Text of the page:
The Dernogalizer

July 26, 2010

Algae as a Biofuel

Filed under: energy — Matt Dernoga @ 10:25 pm
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Algae strikes me as having incredible potential to displace oil and an environmentally friendly way, but first we need to bring our science and technology up to speed enough to produce a fuel from algae at an affordable price.  Check out this article in the NY Times Business section about research efforts to harvest algae for our fuel use.  Below is an excerpt from the article

“The goal is nothing less than to create superalgae, highly efficient at converting sunlight and carbon dioxide into lipids and oils that can be sent to a refinery and made into diesel or jet fuel.

“We’ve probably engineered over 4,000 strains,” said Mike Mendez, a co-founder and vice president for technology at Sapphire Energy, the owner of the laboratory. “My whole goal here at Sapphire is to domesticate algae, to make it a crop.”

Dozens of companies, as well as many academic laboratories, are pursuing the same goal — to produce algae as a source of, literally, green energy. And many of them are using genetic engineering or other biological techniques, like chemically induced mutations, to improve how algae functions.

“There are probably well over 100 academic efforts to use genetic engineering to optimize biofuel production from algae,” said Matthew C. Posewitz, an assistant professor of chemistry at the Colorado School of Mines, who has written a review of the field. “There’s just intense interest globally.”

Algae are attracting attention because the strains can potentially produce 10 or more times more fuel per acre than the corn used to make ethanol or the soybeans used to make biodiesel. Moreover, algae might be grown on arid land and brackish water, so that fuel production would not compete with food production. And algae are voracious consumers of carbon dioxide, potentially helping to keep some of this greenhouse gas from contributing to global warming.”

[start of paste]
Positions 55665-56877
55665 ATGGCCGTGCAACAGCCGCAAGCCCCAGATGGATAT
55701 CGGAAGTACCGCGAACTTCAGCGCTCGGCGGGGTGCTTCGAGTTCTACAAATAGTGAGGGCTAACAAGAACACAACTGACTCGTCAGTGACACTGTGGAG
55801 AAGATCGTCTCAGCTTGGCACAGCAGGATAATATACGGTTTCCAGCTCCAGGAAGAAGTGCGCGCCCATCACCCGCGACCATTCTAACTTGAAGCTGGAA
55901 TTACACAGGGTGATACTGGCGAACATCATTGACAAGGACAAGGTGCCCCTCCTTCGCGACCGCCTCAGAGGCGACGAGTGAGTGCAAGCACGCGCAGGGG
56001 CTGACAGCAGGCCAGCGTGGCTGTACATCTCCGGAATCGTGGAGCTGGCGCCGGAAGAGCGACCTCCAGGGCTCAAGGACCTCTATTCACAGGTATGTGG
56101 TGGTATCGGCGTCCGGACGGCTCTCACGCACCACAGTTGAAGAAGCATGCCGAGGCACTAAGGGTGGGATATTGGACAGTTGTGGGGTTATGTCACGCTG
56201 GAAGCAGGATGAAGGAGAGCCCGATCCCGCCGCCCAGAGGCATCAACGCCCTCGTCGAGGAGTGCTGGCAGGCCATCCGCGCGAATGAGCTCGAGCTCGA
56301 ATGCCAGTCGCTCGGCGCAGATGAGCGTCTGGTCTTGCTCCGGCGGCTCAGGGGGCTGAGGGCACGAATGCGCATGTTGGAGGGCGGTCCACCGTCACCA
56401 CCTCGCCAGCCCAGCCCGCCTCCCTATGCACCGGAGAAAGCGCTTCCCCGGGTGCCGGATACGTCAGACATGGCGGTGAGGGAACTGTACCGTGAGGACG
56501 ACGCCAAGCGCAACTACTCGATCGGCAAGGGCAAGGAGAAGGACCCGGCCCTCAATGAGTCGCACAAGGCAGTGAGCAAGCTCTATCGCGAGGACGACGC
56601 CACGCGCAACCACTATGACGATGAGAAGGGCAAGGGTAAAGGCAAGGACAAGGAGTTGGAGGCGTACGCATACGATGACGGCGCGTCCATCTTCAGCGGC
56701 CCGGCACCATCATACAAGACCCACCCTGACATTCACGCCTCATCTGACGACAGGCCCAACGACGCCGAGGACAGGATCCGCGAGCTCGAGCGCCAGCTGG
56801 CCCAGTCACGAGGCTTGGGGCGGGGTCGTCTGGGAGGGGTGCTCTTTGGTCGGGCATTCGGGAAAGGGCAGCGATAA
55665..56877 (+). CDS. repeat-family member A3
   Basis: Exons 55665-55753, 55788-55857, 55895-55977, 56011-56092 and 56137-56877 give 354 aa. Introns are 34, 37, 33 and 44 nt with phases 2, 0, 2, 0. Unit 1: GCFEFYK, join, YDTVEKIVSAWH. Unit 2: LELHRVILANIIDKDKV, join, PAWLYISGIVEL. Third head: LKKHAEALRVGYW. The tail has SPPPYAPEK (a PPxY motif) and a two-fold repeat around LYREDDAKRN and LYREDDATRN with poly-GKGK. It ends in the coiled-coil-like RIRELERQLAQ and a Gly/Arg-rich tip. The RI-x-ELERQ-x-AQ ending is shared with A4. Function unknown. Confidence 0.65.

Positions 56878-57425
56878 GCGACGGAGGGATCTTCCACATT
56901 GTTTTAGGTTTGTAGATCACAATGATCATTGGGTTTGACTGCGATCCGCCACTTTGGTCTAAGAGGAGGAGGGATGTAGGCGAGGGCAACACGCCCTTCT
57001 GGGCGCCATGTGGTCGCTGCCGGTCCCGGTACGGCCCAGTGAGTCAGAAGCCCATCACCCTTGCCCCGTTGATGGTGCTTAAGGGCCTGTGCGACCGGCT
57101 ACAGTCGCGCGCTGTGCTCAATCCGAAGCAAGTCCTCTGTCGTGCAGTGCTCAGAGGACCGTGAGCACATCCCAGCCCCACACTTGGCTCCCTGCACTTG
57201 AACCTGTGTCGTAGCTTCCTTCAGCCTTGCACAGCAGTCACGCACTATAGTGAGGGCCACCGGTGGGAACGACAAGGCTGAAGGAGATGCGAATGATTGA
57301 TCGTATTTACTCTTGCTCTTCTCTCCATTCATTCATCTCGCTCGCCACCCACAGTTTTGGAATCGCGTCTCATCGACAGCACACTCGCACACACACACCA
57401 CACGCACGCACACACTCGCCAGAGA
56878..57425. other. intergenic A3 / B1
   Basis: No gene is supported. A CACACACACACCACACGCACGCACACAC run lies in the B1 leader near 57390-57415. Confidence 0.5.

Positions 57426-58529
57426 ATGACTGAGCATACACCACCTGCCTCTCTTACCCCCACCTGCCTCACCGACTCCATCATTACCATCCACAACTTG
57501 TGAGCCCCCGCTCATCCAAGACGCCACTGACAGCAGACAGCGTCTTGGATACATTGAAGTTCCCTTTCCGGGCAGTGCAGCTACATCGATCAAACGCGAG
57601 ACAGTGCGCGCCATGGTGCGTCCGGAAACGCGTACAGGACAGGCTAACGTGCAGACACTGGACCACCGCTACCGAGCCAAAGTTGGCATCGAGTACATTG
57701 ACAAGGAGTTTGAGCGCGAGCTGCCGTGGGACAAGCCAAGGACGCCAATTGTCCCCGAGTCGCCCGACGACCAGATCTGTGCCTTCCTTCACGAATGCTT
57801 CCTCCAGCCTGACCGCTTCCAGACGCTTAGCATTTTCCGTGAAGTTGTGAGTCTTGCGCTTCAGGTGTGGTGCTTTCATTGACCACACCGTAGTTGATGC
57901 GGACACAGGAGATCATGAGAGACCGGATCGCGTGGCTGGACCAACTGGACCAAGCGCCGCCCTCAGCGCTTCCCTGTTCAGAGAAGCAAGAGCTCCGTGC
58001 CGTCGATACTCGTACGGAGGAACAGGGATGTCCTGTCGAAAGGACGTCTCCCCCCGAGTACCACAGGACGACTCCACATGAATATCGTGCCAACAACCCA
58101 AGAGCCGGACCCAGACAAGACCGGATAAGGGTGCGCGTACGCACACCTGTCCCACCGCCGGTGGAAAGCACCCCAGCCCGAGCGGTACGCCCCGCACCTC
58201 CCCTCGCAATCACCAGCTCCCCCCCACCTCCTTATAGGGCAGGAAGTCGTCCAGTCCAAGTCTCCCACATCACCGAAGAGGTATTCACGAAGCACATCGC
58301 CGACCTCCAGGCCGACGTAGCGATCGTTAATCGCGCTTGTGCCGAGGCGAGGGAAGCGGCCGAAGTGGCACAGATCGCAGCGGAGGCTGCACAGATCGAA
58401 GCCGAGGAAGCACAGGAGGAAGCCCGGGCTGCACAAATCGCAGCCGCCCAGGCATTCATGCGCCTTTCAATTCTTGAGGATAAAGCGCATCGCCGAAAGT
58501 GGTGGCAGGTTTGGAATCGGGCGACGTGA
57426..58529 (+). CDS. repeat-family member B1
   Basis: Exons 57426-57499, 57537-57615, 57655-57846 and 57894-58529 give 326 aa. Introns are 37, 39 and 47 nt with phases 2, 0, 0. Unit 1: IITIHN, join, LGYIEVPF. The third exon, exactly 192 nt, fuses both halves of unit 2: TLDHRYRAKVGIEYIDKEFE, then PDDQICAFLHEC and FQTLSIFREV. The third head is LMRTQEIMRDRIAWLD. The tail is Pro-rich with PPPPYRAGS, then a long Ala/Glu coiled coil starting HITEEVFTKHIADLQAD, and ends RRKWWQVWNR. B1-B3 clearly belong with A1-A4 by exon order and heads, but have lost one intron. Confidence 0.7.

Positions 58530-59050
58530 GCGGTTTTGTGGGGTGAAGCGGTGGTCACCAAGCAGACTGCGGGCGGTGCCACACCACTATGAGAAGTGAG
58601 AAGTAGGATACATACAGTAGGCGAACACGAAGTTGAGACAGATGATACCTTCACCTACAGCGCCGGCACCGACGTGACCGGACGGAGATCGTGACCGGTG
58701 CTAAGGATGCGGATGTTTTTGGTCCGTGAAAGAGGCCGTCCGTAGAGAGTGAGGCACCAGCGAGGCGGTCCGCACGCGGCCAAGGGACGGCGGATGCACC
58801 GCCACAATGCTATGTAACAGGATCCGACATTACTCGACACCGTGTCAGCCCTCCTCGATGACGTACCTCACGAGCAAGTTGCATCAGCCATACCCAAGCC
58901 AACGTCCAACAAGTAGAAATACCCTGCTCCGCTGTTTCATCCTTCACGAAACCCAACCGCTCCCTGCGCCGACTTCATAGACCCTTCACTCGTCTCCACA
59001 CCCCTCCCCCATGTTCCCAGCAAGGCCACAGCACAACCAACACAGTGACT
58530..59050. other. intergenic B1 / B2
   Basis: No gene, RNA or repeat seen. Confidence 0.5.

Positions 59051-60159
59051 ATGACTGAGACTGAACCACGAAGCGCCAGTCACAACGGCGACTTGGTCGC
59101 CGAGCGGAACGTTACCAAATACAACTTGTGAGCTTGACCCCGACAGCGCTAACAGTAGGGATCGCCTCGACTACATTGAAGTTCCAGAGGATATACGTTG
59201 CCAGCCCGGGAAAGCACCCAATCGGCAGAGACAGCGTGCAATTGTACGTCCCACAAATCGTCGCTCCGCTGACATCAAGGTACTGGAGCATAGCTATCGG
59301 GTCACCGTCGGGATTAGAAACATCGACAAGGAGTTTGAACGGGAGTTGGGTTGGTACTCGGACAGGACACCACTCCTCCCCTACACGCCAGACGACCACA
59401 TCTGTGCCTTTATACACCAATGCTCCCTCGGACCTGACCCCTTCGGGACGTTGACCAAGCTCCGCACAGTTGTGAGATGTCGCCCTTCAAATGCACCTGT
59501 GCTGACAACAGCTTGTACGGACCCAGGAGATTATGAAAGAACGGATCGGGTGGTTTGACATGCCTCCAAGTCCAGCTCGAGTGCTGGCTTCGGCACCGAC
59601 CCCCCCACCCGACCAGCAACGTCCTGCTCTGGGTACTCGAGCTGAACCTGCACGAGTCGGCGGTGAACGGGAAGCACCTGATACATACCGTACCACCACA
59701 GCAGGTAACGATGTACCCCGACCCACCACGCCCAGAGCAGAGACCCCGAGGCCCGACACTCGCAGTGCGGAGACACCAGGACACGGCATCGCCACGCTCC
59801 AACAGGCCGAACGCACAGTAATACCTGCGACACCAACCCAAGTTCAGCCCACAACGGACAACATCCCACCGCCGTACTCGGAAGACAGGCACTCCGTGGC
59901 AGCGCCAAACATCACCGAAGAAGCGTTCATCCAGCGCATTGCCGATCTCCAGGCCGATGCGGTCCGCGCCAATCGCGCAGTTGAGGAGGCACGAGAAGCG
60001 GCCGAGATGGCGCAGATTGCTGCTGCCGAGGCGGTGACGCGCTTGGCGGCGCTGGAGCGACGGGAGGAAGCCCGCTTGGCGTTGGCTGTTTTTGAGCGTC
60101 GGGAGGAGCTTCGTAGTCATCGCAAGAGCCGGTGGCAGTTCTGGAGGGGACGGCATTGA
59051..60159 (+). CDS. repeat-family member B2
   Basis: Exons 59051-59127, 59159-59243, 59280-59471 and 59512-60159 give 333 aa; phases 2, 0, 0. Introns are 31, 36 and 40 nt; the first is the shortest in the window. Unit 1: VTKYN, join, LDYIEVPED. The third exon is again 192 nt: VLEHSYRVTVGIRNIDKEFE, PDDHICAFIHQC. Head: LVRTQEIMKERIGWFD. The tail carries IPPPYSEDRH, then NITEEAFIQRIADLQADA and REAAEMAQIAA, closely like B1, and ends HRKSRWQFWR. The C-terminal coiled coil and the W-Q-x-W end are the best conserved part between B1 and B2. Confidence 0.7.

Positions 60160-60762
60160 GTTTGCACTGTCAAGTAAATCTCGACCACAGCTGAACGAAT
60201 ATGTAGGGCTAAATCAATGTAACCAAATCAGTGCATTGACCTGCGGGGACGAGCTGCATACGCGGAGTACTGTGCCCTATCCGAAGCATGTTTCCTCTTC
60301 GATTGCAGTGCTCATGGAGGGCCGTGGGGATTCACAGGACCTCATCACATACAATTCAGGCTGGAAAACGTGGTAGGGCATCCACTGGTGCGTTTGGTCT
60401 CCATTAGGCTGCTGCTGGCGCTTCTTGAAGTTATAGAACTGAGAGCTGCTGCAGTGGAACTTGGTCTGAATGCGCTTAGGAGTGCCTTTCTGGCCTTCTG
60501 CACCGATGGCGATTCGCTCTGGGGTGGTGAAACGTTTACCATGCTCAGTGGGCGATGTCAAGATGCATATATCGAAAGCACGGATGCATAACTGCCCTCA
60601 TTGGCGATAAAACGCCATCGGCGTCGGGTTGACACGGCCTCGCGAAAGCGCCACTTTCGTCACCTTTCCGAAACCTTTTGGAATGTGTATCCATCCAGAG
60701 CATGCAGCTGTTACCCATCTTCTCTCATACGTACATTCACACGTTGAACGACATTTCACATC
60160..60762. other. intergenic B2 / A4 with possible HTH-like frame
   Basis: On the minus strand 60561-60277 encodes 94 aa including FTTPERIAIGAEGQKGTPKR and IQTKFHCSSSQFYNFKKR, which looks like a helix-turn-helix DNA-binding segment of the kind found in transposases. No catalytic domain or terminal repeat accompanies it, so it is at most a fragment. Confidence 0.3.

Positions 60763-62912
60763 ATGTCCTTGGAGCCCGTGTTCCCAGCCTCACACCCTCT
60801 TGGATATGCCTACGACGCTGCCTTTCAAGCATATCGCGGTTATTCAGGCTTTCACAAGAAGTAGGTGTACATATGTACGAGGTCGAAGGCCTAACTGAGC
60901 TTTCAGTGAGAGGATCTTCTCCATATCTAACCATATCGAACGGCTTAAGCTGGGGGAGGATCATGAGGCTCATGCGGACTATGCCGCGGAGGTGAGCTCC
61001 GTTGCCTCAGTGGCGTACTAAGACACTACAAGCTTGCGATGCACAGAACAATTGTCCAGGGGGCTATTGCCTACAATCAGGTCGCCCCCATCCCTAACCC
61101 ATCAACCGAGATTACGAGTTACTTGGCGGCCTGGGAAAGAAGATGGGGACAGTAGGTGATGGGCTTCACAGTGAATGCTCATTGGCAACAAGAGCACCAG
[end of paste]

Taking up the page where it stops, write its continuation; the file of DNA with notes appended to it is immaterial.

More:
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June 30, 2010

Punching Back Against Ethanol

Filed under: Energy/Climate — Matt Dernoga @ 10:29 pm
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I’m sure you’ve seen a lot of commercials on television promoting corn ethanol to take advantage of the BP oil spill.  Friends of the Earth punches back in this video.

April 6, 2010

Congressman Collin Peterson is Biofool of the Year

Filed under: Energy/Climate,National Politics — Matt Dernoga @ 4:53 pm
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This was done by Friends of the Earth!

press release

CONGRESSMAN COLLIN PETERSON WINS BIOFOOL OF THE YEAR AWARD
Congressman recognized for to giving billions in subsidies to dirty and inefficient biofuel companies

Washington, D.C. Congressman Collin Peterson, chairman of the powerful House Agriculture Committee, prevailed against tough competition to receive Friends of the Earth’s annual Biofool of the Year award, which was delivered to his office on Monday.

With almost 2,300 votes, Chairman Peterson was the clear winner amongst the five nominees. His past Biofoolery includes: demanding that the EPA stop factoring deforestation into environmental impact assessments of biofuels, trying to exempt dirty biofuels from key global warming standards, and trying to open forests and natural areas for biofuels exploitation.

Friends of the Earth Energy Policy Campaigner Kate McMahon had the following comment:

“It is no surprise that Rep. Peterson won the Biofool of the Year award.Over the past year, he has consistently attacked safeguards against pollution from biofuels despite overwhelming evidence that today’s biofuels are bad for the environment and contribute to food insecurity.”